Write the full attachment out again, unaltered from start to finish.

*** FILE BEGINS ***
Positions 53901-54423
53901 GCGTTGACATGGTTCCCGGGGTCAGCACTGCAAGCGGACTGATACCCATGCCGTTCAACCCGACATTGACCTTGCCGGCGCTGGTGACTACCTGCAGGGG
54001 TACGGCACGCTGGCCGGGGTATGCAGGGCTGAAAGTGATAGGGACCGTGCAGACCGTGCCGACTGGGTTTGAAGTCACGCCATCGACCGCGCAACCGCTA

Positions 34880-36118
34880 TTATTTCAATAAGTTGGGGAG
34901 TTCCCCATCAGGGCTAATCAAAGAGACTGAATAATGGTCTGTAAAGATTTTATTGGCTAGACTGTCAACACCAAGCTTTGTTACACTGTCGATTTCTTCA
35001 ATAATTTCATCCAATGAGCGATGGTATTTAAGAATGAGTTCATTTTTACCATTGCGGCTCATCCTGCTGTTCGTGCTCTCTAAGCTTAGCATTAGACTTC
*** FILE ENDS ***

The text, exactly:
Positions 53901-54423
53901 GCGTTGACATGGTTCCCGGGGTCAGCACTGCAAGCGGACTGATACCCATGCCGTTCAACCCGACATTGACCTTGCCGGCGCTGGTGACTACCTGCAGGGG
54001 TACGGCACGCTGGCCGGGGTATGCAGGGCTGAAAGTGATAGGGACCGTGCAGACCGTGCCGACTGGGTTTGAAGTCACGCCATCGACCGCGCAACCGCTA

Positions 34880-36118
34880 TTATTTCAATAAGTTGGGGAG
34901 TTCCCCATCAGGGCTAATCAAAGAGACTGAATAATGGTCTGTAAAGATTTTATTGGCTAGACTGTCAACACCAAGCTTTGTTACACTGTCGATTTCTTCA
35001 ATAATTTCATCCAATGAGCGATGGTATTTAAGAATGAGTTCATTTTTACCATTGCGGCTCATCCTGCTGTTCGTGCTCTCTAAGCTTAGCATTAGACTTC